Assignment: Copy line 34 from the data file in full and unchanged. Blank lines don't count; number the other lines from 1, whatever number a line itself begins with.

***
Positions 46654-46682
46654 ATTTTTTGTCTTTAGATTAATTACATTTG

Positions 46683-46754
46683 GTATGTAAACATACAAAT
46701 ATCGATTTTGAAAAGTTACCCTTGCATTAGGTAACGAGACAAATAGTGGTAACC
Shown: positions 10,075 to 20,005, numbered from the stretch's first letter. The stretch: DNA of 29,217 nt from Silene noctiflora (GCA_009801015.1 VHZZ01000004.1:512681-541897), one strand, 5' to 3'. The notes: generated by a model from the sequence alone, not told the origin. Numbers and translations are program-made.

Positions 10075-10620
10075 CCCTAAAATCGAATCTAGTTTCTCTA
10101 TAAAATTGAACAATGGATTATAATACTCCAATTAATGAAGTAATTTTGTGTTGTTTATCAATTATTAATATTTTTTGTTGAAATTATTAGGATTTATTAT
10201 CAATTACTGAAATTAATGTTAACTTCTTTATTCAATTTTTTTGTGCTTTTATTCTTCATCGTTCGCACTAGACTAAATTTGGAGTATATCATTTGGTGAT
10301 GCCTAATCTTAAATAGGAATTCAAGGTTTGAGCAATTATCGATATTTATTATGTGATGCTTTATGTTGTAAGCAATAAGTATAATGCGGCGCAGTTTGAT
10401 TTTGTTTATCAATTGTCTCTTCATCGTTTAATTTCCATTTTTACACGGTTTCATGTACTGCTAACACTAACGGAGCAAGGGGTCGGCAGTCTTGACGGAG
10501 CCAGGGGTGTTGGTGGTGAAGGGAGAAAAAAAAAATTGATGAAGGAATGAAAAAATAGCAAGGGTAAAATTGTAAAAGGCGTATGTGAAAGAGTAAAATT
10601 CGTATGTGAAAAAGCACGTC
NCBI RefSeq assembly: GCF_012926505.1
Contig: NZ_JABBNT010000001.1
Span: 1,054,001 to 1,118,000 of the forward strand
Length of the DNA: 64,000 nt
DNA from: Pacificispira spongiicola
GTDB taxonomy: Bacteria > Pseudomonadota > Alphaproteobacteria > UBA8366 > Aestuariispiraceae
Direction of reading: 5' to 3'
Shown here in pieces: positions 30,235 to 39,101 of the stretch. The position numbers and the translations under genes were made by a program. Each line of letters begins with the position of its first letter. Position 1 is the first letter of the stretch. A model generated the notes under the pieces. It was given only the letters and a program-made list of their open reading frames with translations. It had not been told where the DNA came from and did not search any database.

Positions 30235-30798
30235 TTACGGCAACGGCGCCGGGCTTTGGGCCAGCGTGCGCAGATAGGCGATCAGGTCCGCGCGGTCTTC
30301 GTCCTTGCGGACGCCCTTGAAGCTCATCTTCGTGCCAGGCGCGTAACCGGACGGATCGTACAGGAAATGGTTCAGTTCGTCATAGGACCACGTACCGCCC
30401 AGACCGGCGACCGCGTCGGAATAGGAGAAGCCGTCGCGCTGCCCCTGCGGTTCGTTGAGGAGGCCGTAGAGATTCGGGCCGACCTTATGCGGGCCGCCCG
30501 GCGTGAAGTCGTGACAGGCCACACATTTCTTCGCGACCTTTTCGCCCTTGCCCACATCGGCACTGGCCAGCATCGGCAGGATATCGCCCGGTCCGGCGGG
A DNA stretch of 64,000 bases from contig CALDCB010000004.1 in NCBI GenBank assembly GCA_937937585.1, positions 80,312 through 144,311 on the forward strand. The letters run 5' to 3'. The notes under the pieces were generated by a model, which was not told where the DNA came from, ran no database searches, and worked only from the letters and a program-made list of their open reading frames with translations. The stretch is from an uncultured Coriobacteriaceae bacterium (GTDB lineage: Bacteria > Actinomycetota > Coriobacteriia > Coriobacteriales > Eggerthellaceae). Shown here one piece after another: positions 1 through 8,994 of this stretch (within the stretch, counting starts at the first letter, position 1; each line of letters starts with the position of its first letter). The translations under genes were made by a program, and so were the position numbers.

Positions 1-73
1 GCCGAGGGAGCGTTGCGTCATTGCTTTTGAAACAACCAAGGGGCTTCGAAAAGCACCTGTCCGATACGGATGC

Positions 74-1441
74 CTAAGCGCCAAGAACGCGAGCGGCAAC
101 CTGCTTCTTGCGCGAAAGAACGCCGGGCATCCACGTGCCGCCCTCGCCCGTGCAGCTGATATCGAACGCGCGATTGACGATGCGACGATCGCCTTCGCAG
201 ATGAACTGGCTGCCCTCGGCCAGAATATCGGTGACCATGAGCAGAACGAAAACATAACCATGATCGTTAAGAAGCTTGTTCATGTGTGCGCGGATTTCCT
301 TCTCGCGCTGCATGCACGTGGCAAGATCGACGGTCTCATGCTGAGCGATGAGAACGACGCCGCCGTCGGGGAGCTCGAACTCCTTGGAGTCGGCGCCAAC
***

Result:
201 ATGAACTGGCTGCCCTCGGCCAGAATATCGGTGACCATGAGCAGAACGAAAACATAACCATGATCGTTAAGAAGCTTGTTCATGTGTGCGCGGATTTCCT